DJ blasts music from the parking lot for elders in Kahnawake hospital
With restrictions on visits, son played music for his dad while family members and staff danced
Mouchie Goodleaf hasn't been able to visit his father in over a month.
His father is a long-term care resident at the Kateri Memorial Hospital Centre in Kahnawake, Que. And since mid-March, the hospital has been closed to visitors due to the ongoing COVID-19 pandemic.
"It's been hard for all of us," said Goodleaf about the family not being able to visit.
"Every day we'd go see him. The hospital calls us every week or FaceTimes us. I asked him if everything was OK, he said yes but at the end he cried. I think it's having an effect on all of the residents now because their family is not around anymore."
It's why Goodleaf, who has been a DJ for over 40 years and runs Mouchie's Mobile Music, decided to set up his sound equipment in the parking lot of the hospital this week.
He spent an afternoon blasting oldies, country, and jigging music for the residents who watched from a closed-in balcony.
Family members of residents and staff joined in by dancing in the street. Some held signs with messages for their loved ones.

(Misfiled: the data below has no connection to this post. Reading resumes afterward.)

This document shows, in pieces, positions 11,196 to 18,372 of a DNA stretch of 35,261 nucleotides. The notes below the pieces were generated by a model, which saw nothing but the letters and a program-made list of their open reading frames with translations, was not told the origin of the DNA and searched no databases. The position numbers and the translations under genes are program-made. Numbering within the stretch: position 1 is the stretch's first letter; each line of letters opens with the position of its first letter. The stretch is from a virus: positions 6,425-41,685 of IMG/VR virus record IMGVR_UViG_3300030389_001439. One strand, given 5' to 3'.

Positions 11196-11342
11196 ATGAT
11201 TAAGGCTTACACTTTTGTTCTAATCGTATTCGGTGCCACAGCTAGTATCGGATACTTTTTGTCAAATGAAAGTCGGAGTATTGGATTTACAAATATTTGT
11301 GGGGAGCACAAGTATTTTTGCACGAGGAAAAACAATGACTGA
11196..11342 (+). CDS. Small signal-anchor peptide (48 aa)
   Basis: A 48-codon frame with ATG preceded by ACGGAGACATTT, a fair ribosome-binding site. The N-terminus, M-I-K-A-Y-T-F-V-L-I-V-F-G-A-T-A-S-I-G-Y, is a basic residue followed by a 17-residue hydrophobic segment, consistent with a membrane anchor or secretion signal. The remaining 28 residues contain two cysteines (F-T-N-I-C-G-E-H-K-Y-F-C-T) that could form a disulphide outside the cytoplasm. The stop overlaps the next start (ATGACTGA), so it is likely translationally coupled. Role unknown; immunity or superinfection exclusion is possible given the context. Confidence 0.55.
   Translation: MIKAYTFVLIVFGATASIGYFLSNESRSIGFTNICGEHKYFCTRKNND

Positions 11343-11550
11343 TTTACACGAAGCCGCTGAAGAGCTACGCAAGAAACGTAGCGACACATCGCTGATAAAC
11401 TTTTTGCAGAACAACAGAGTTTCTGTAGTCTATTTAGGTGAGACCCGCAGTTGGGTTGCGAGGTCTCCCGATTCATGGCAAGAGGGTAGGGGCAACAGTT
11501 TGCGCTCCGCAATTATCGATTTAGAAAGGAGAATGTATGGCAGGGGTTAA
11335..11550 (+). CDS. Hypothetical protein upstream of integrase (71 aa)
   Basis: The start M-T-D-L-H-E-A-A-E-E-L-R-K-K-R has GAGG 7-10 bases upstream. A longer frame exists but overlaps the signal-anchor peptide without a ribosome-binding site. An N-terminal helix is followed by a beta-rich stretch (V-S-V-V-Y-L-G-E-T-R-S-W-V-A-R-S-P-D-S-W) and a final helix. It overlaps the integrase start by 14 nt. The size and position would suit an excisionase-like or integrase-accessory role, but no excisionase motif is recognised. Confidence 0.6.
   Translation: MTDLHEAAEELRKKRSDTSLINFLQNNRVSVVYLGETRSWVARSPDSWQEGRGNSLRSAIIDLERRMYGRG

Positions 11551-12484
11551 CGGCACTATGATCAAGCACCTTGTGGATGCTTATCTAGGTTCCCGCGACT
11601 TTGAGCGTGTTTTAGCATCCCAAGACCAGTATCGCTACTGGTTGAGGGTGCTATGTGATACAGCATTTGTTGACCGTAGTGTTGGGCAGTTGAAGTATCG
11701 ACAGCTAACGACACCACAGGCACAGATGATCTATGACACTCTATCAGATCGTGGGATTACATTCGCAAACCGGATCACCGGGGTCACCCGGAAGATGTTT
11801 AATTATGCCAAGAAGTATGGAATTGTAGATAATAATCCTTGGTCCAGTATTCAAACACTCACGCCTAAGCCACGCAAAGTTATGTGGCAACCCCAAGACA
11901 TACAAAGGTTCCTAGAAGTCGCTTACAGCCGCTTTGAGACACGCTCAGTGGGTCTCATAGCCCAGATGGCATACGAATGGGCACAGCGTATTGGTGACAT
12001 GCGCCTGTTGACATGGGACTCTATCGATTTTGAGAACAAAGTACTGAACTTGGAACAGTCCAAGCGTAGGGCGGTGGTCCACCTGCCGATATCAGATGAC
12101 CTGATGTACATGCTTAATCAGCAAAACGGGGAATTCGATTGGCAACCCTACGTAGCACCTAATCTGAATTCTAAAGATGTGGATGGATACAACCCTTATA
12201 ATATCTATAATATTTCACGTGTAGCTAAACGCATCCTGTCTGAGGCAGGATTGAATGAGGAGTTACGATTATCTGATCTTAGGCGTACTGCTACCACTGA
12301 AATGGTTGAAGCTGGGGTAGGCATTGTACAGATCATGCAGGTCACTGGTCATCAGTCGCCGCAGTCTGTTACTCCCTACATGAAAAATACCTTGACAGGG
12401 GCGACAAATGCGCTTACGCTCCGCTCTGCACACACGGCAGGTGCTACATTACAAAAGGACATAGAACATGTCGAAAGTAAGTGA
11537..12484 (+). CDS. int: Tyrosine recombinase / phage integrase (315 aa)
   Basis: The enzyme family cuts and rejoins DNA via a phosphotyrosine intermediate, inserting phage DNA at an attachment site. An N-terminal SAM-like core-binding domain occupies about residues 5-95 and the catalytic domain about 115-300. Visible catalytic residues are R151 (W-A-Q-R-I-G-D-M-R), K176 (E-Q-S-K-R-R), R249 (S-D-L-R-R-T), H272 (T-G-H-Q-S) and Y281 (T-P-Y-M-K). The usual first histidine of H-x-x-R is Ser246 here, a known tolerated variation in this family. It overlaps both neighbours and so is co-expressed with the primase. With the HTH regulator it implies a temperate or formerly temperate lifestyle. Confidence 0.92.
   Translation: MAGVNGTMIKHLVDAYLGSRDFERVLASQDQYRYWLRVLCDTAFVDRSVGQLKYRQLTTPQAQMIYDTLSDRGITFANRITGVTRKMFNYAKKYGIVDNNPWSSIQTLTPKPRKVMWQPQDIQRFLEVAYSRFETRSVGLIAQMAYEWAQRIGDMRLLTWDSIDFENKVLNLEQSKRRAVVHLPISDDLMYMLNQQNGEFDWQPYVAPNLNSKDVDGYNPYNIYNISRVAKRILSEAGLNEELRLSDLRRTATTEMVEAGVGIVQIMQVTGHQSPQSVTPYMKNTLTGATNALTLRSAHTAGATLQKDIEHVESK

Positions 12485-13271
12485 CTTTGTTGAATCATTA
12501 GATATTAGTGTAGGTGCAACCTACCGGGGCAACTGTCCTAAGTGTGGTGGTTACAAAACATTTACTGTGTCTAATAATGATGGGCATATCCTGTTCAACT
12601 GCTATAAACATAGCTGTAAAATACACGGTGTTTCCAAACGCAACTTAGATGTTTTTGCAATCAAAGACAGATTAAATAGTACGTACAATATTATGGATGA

The hospital's executive director Lisa Westaway thanked Goodleaf for his gesture in the daily Facebook live done by the Kahnawake's COVID-19 Task Force.
"A whole bunch of people singing and dancing, and that was done for residents at the KMHC who were really overjoyed," said Westaway.
"Many people who were listening and dancing were very overjoyed and overwhelmed. Some of the staff went outside, and we were all overwhelmed with the situation. It was really beautiful."
Zero COVID-19 cases
While long-term care facilities across Quebec have been hit hard by the pandemic, that's not the situation at the Kateri Memorial Hospital Centre. There's been 13 confirmed cases of COVID-19 in Kahnawake, but the centre has reported zero confirmed cases in its inpatient department.
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For family like Goodleaf, while it's difficult not being able to see his father, the situation has been reassuring.
"You see how many of the elders have the disease, and it's crazy how people have died from it in those homes. Here, our elders are alive and safe," he said.
Goodleaf said that before the pandemic he'd regularly visit residents to play music for them.
"My dad's been in the hospital for a year now, and about two to three times a month, I'd take my music and play for them inside," he said.
"It was awesome to see the reaction, and the response. I'd be going two to three times a month anyway, but we're going to do it again next week if the weather holds out."